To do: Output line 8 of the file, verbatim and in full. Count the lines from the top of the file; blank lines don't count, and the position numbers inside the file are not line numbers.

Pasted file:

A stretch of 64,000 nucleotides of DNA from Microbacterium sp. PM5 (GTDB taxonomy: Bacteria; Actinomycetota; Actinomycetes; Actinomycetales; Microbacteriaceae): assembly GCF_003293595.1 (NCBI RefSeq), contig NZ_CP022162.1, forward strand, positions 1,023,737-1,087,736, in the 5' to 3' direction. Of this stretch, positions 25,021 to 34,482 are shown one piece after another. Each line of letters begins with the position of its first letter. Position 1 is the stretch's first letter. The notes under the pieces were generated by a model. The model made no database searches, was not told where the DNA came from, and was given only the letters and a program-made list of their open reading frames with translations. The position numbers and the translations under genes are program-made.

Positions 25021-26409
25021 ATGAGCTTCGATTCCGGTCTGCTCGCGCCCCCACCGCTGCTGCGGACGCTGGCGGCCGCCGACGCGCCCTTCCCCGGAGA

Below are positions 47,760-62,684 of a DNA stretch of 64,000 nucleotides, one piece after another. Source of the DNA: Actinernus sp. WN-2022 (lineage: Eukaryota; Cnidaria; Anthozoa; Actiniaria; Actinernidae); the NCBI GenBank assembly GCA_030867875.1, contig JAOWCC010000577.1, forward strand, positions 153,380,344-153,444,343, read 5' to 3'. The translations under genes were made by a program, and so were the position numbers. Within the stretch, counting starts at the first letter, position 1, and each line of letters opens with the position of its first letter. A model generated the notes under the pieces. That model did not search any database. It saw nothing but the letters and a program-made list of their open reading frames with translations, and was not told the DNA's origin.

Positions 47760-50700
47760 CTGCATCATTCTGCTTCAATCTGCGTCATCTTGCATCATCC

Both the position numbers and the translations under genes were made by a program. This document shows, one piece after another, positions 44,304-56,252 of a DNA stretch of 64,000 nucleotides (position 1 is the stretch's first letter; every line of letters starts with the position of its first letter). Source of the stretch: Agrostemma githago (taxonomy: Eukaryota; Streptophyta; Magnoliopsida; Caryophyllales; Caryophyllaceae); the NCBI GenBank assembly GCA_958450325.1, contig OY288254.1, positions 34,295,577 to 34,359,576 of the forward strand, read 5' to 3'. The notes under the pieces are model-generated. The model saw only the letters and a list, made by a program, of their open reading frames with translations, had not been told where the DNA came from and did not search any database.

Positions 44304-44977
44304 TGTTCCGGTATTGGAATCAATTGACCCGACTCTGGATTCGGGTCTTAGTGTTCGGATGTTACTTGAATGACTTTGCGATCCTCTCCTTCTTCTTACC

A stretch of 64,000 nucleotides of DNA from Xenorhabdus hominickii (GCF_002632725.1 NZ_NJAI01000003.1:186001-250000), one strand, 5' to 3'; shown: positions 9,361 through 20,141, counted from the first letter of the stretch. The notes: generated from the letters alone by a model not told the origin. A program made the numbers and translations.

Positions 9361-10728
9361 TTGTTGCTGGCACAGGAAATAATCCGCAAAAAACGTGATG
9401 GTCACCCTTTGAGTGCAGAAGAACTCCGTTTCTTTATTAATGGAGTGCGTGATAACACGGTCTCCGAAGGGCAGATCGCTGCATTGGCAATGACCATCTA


Positions 44304-44977